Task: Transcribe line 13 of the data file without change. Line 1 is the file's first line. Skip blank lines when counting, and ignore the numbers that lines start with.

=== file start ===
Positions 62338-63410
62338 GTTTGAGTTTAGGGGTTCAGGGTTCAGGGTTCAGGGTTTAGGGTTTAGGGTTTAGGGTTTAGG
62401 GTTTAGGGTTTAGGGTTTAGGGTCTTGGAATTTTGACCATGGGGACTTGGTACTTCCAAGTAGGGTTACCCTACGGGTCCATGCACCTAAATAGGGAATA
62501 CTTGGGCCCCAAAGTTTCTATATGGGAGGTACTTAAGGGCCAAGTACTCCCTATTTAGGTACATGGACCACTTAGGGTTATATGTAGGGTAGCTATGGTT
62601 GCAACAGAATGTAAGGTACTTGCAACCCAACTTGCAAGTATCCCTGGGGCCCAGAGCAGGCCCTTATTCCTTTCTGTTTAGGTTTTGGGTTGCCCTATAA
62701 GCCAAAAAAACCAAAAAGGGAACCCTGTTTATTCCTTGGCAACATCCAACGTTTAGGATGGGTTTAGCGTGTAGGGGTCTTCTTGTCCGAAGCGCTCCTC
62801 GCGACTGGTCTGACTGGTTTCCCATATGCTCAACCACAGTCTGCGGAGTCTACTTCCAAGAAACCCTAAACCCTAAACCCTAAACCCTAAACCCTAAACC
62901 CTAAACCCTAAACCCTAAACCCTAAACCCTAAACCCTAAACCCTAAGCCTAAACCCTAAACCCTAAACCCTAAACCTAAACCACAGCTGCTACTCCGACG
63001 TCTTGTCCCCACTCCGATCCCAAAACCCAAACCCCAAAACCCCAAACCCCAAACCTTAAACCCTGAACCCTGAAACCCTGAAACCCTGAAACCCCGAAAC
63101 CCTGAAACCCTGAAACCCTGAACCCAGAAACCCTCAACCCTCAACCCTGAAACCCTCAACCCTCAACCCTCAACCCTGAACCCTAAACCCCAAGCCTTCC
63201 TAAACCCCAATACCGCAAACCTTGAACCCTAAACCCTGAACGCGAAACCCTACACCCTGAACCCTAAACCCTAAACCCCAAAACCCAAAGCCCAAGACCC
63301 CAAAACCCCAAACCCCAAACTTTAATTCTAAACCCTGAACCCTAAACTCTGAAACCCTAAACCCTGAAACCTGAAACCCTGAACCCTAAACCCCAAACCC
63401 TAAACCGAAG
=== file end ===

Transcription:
63401 TAAACCGAAG